Using the example in the table above, we see a striking potential reduction in the CI of (rDME blended) propane of about 60%. While that does not take propane down to net zero, it is a large improvement. Further reductions are possible if renewably sourced propane is blended in. These two parallel approaches to achieving industrywide carbon neutrality offer a third option: propane + renewable propane + rDME.
Industry Seeing First Major Steps Toward Blending
The industry is catching on to this premise. At the World LPG Association’s LPG Week in 2021, Michael Stivala, president and CEO of Suburban Propane, said he considers rDME and its suitability for LPG blends as “a real game changer” for the industry. NexantECA calls DME “the most reasonable on-purpose propane substitute from an economic standpoint” and a “bridge to the future.”
An increasing amount of commercial milestones are making this real: Oberon began the first ever commercial production of rDME in May 2021; Suburban Propane is now selling a propane and rDME blend commercially to customers in California (disclosure: Suburban Propane is an investor in Oberon Fuels); and Dimeta has announced plans for six plants over the next few years. It is plausible to project that leading propane firms will look to work with firms like these to begin market trials leading to widespread demand for the rDME needed to decarbonize a substantial portion of their total sales in the years to come. Early adopters have the opportunity to position themselves as leaders in sustainability and differentiate themselves from their competitors and other energy sources.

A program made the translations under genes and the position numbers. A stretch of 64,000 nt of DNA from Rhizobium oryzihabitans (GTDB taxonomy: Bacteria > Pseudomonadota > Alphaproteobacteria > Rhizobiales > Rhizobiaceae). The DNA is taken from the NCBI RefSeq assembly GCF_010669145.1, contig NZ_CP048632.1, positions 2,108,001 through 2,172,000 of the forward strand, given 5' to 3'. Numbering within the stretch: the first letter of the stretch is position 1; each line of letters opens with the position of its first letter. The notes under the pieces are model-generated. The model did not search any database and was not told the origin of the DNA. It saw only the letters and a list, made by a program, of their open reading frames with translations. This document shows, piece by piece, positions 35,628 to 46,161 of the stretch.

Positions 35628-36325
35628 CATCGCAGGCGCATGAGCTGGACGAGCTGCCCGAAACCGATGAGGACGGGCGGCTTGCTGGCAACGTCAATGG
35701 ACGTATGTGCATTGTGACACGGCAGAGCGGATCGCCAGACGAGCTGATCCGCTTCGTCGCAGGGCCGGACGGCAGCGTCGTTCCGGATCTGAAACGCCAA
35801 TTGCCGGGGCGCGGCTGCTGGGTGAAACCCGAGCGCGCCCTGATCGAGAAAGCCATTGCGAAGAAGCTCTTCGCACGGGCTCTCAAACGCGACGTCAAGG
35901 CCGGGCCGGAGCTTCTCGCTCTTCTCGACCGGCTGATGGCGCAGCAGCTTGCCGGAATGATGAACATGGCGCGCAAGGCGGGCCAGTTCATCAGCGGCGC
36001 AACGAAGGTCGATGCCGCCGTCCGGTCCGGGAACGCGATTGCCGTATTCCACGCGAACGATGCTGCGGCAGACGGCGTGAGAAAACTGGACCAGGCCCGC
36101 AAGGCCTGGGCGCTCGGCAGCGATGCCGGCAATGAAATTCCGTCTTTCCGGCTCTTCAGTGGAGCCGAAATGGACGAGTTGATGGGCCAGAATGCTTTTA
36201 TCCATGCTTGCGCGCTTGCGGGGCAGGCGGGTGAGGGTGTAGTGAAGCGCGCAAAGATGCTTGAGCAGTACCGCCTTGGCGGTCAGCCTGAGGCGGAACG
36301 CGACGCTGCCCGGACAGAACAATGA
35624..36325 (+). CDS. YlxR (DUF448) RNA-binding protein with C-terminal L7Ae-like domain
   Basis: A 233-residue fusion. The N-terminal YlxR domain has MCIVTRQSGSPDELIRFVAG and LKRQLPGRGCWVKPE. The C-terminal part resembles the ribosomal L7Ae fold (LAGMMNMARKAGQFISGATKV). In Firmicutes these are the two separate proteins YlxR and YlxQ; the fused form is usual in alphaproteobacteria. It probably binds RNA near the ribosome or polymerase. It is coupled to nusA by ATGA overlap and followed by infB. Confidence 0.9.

Reducing Carbon Footprint Today, Unlocking the Hydrogen Market Tomorrow
Rarely does an incumbent industry have an opportunity to evolve in substantive ways to stay ahead of competitors, regulations or innovation. But the LPG industry can address all three by further embracing rDME.
How? By unlocking the potential of renewable (“green”) hydrogen.
Broadly speaking, propane companies are great at moving molecules for de-centralized applications — and have fleets of trucks, tankers, terminals and operations skills to match. Because DME is loaded with hydrogen (as we like to say, “DME is a better hydrogen carrier than hydrogen itself”) and can be moved and stored like propane, DME offers propane companies a turnkey opportunity to play a major role in unlocking the fast-expanding hydrogen economy.
So as the propane industry embraces rDME to reduce emissions, it also is paving the way to enabling the safe, efficient and cost-effective distribution of hydrogen — helping chart a path to growing the value and impact of the industry for many years to come.